ADIYAMAN, Turkey (AP) — A 17-year-old high school student has captured Turkish hearts after filming a farewell message to loved ones while trapped under the rubble of his home during last week’s earthquake.
Taha Erdem and his family were fast asleep when a 7.8 magnitude tremor struck their hometown of Adiyaman in the early hours of February 6.
Taha was abruptly awakened by violent tremors shaking the four-story apartment building in a working-class neighborhood of the central Anatolian city.
Within 10 seconds, Taha, his mother, father and younger siblings all fell down with the building.
He found himself alone and trapped under tons of debris as waves of powerful aftershocks shifted the debris and squeezed his place amid the mangled jumble of concrete and twisted steel. Taha pulled out his cell phone and began recording one final goodbye, hoping it would be discovered after his death.
“I think this is the last video I’ll ever shoot for you,” he said from the cramped space, his phone shaking in his hand as tremors rattled the collapsed building.
He shows remarkable resilience and bravery for a teenager who thinks he has said his last words, listing his injuries and speaking of his regrets and the things he hopes to do if he gets out alive. During the video, the screams of other trapped people can be heard.
“We’re still shaking. Death, my friends, comes at a time when it is least expected,” says Taha, before reciting a Muslim prayer in Arabic.
“There are many things I regret. May God forgive me all my sins. If I get out of here alive today, there are many things I want to do. We’re still shaking, yes. My hand isn’t shaking, it’s just the earthquake.”
The teenager goes on to say that he believes his family is dead, along with many others in town, and that he will join them soon.
But Taha was destined to be among the first to be rescued from the ruined building. Two hours later, he was pulled from the rubble by neighbors and taken to an aunt’s home.
Ten hours after the quake, his parents and siblings were also rescued by local residents who dug at the destroyed building with their bare hands and whatever tools they could find.
As The Associated Press spoke to the family on Thursday, they were living in a government-provided tent alongside hundreds of thousands of others who survived the disaster that struck southern Turkey and northern Syria and killed more than 43,000 people.
“This is my home,” said Taha’s mother, Zeliha, 37, as she watched excavators dig up her old life and load it onto heavy trucks.
“Boom-boom-boom, the building was falling floor by floor above us,” she recalled, describing how she kept screaming her son’s name while trapped under the rubble, hoping that all five family could die together.
The Erdems’ younger children – 13-year-old daughter Semanur and 9-year-old son Yigit Cinar – were asleep in their parents’ room when the quake struck.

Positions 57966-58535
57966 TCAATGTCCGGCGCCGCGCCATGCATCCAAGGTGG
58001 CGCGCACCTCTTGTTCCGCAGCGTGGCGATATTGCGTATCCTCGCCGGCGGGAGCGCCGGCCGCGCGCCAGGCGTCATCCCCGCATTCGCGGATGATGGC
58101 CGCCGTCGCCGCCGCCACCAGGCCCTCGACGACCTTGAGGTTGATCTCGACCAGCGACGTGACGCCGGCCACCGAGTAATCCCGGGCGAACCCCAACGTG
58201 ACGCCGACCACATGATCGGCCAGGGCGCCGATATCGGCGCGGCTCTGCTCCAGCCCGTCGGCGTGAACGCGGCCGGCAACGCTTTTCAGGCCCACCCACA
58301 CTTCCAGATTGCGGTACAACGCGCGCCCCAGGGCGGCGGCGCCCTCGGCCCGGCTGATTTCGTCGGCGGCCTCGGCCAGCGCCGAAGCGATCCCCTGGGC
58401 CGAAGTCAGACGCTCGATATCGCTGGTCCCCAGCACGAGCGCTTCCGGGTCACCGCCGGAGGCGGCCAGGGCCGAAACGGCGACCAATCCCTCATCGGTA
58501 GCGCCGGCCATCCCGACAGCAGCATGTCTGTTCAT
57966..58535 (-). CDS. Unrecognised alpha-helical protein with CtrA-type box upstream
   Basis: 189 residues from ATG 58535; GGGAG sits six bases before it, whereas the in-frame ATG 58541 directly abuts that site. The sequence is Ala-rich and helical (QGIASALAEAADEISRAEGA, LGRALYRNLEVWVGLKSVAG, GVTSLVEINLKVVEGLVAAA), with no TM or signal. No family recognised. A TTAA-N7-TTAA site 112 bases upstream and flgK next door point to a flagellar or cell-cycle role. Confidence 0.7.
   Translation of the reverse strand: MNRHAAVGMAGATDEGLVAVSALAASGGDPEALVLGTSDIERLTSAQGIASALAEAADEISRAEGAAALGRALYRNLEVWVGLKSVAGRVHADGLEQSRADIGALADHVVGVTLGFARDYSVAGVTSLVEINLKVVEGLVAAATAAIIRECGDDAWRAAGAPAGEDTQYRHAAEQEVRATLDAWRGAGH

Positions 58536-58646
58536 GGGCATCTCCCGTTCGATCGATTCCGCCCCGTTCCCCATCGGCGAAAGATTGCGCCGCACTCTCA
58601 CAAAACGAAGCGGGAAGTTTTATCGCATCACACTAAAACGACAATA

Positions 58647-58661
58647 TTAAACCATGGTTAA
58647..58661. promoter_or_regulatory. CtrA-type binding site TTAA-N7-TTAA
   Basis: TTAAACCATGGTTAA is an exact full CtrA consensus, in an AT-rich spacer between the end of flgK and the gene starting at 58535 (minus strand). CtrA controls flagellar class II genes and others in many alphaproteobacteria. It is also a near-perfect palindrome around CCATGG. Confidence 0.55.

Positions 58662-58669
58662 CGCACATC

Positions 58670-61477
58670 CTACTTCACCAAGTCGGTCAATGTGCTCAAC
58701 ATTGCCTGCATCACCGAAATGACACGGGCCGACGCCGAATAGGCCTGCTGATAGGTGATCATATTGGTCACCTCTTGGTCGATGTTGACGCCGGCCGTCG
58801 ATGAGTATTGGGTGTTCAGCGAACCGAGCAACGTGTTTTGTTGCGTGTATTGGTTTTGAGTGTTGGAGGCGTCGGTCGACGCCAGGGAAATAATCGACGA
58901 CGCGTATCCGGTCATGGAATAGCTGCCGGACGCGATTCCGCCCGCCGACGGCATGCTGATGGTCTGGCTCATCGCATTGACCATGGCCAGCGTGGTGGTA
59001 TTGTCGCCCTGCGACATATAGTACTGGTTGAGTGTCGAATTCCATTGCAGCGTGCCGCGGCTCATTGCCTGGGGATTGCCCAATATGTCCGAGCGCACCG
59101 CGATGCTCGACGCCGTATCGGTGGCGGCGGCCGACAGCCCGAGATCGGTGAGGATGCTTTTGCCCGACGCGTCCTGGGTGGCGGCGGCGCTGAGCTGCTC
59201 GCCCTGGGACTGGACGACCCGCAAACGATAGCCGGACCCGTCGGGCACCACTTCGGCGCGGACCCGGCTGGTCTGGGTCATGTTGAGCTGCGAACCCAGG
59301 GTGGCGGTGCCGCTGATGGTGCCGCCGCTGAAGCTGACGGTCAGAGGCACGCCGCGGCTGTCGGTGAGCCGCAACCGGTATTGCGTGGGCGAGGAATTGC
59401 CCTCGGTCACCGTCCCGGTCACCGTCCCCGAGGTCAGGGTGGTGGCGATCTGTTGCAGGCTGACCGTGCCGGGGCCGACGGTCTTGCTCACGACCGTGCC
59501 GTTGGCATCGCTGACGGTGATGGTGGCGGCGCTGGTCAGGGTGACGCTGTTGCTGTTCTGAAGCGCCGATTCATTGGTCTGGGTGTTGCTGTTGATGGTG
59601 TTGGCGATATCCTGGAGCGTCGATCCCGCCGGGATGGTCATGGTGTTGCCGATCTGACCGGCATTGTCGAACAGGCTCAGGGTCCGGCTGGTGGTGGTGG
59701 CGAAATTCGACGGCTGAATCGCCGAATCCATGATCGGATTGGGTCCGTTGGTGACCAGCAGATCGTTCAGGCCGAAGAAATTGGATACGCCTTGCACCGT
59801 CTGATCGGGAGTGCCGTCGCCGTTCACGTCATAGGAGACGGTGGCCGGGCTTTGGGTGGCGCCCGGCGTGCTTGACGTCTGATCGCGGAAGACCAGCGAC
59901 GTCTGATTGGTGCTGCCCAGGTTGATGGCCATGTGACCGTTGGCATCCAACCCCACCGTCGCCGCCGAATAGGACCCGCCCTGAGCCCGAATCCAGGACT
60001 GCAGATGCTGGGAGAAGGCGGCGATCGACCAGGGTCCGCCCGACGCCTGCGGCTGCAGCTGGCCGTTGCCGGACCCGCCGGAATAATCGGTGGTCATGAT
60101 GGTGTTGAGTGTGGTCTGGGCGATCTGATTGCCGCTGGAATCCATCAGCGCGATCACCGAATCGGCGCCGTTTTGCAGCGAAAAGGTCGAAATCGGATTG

But Taha couldn’t hear his mother’s calls through the concrete mass. She couldn’t hear her son’s screams in the dark either, and they both thought the other was dead in the ruined building.
It wasn’t until Zeliha, her husband Ali, 47, a hospital cleaner, and the other children were taken home to her sister’s home that they realized Taha had survived.
“In that moment, the world was mine,” said Zeliha. “I have nothing, but I have my children.”
The story of the Erdem family is one of many emotional tales of human strength to emerge from the vast disaster area. Many speak vividly of the horrors of being trapped beneath their homes.
Ibrahim Zakaria, a 23-year-old Syrian man who was rescued in the Syrian coastal city of Jableh on February 10, told the AP that he survived by licking water that was dripping off the wall next to him, passing out repeatedly and lost hope of survival in his waking moments.
“I almost surrendered thinking I was going to die,” he said from his hospital bed. “I thought, ‘There’s no escape.'”
In the Turkish city of Gaziantep, 17-year-old Adnan Muhammed Korkut was trapped for four days before being rescued. He told the private news agency IHA that he became so thirsty that he drank his own urine.
Muhammet Enes Yeninar, 17, and his 21-year-old brother were rescued in nearby Kahramanmaras after 198 hours.
He said they cried for the first two days and mostly wondered about their mother and whether she survived, IHA reported. They later started comforting each other — “talking about brotherhood” and eating protein powder.
Also in Kahramanmaras, Aleyna Olmez, 17, was freed from under the rubble after 248 hours. “I was trying to pass the time alone,” she says.
Stories of remarkable survivability often surface during disasters, particularly after earthquakes, when the world’s media documents the dwindling hope for recovery of survivors as each hour passes.
After the 2010 Haiti earthquake, a 16-year-old girl was rescued in Port-Au-Prince, 15 days after an earthquake devastated the city. Three years later, a woman trapped under a collapsed building in Dhaka, Bangladesh was rescued after 17 days.
Badendieck reported from Istanbul.